On Justice for Others and Mercy for Ourselves–and Pie!

pie
“The justice we are seeking is God’s justice—justice that leaves no one out, no one left behind. His justice breaks chains, rids the world of injustice, frees the oppressed, cancels debts. He’s interested in seeing us share our food with the hungry, invite the homeless and poor into our lives, put clothes on the shivering ill-clad, and be fully present to our own families.” From Bessey’s Jesus Feminist.

When I hear the word justice, I picture movies about the Old West–a five-man posse showing up to run the outlaws out of town, or even better–seeing those yeller bellies hanging high from the newly constructed gallows. Ten gallon hats, pistols gleaming in the noonday sun, the LAW is here. The townsfolk rejoice, and usually the women bake a bunch of pies to celebrate. Hey, it’s my blog so I can put pies in it if I want!

It’s so easy to demand justice when we are wronged while begging for mercy when we do wrong. A thin, razor’s edge separate the two and it’s difficult to skate along the slippery surface for too long. This is what we call hypocrisy, or by its other name, humanity.

Every person in the world is guilty of hypocrisy, practically every day of our lives, because we are inherently selfish beings. Americans may be the worst in this area because we are the most blessed.

We have so much of everything available…we turn on a faucet to fresh clean water, we open the refrigerator we had to buy to store all of our food, we gain weight because we don’t know when to stop…I am the first one in line for this indulgence.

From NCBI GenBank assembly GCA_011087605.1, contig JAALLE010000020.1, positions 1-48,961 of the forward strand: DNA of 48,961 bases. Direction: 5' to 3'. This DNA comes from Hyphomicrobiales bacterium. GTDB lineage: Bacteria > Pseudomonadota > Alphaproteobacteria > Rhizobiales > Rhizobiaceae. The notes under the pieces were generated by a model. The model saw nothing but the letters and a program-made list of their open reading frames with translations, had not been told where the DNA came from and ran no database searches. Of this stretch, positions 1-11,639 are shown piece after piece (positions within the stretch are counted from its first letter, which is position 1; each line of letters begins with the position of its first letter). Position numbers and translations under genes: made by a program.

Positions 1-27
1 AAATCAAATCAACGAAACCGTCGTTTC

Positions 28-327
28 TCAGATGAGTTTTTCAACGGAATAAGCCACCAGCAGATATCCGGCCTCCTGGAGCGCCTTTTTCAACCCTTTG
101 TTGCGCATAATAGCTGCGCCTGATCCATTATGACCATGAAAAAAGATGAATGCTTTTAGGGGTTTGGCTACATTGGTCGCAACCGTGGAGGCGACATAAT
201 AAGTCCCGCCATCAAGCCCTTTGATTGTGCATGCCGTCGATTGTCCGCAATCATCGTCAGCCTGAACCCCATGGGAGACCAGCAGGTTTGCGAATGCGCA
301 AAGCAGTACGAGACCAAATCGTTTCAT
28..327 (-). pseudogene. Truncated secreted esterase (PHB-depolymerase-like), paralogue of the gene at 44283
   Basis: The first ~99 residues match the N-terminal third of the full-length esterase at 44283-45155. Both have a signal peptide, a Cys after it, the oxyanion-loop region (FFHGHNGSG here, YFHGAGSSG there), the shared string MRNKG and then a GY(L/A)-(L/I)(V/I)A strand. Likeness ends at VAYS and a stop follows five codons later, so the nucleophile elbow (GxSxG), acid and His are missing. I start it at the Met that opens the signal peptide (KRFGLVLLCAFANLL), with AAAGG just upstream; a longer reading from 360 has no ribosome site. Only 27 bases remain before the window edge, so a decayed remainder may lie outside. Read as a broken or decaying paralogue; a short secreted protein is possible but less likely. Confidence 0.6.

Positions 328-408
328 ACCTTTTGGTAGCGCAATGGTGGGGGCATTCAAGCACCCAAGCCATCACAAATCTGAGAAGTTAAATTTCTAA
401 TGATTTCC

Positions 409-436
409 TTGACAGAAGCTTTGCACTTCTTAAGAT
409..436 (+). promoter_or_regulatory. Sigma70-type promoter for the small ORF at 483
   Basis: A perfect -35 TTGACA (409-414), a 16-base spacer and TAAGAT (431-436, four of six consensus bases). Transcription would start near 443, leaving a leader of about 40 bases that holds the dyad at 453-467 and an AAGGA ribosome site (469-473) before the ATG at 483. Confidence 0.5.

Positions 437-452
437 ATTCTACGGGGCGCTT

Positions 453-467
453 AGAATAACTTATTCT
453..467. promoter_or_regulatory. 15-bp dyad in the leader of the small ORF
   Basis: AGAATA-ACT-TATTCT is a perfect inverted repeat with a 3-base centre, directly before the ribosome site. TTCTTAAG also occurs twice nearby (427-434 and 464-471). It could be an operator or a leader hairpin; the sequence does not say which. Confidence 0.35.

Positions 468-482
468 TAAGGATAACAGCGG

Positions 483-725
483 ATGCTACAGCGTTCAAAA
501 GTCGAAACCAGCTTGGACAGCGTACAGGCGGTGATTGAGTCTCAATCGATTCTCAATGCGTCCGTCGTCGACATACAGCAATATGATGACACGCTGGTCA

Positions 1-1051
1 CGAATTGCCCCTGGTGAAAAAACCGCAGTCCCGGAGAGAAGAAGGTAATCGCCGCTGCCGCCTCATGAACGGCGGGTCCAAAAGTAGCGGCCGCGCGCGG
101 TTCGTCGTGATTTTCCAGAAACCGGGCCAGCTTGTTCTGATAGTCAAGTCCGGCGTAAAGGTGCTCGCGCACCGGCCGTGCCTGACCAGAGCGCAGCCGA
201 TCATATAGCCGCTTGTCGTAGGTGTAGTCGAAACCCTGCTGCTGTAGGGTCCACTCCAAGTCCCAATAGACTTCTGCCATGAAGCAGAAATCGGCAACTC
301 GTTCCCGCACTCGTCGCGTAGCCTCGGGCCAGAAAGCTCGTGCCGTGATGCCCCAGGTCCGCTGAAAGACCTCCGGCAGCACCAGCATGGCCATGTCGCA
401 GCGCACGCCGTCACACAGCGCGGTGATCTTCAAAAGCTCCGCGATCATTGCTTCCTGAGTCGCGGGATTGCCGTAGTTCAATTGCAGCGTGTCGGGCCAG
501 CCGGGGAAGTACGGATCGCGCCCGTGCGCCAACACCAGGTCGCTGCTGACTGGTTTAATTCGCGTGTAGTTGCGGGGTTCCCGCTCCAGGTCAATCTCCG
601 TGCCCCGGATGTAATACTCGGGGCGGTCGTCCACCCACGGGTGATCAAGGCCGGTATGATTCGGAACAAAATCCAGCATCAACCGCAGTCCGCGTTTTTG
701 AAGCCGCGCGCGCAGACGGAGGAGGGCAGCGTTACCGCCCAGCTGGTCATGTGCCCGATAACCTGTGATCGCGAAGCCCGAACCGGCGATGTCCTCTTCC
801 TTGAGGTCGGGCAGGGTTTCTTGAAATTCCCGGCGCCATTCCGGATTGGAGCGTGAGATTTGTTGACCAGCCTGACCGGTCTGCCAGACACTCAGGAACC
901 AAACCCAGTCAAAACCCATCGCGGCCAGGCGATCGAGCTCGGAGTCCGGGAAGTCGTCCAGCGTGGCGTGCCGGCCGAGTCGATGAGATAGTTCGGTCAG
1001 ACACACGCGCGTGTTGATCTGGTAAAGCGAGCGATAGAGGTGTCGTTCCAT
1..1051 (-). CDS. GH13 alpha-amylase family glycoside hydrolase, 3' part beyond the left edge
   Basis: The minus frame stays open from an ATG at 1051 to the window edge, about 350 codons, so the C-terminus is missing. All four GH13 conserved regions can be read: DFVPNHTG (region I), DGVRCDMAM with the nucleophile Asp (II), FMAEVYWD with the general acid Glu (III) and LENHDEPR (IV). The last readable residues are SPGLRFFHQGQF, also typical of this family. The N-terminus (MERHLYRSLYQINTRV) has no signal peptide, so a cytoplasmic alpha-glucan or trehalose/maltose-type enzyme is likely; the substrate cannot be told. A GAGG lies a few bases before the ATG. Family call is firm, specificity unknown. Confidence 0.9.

There are so many in need we don’t have to look very far to see them. Sometimes they are in our own country, our own city, our own family. What am I doing to help those within my own four walls? Within the small list of people I’m related to? Would they ask me for my help if I were too blind to see? Is my personality approachable, my heart transparent enough to step outside of my own daily tasks to be the hands of Jesus?

And then, the last part: being fully present. My heart cringes at this one because I already feel the conviction. When I’m picking Mancub up in the morning after school, do I take a moment and chat with him in the quiet of the car, or is my mind full of countless meaningless things that can just WAIT? When I’m with my husband, am I actively communicating my love for him or am I so busy doing stupid crap on my iPhone to notice he’s hurting? When my daughter approaches me while I’m washing dishes, her silent presence her way of asking to talk to me, do I dismiss her without even knowing?

Dear God, please help me to be your eyes to see those in need, your hands to help others, your ears to hear other’s suffering, and your voice to speak comfort. Help pull me away from my selfishness and show me your mercy and leave the justice to you.

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Want more? Get Tina’s new Amazon Best-Seller book Cold Coffee and Speed Limits!

Tina Bausinger has published in Chicken Soup for the Soul, IN Magazine, and the Tyler Paper. She's working on her Ed.D at A&M Commerce.

Tina Bausinger has published in Chicken Soup for the Soul, IN Magazine, and the Tyler Paper. She’s working on her Ed.D at A&M Commerce, but rarely has any clean laundry or groceries at the house.

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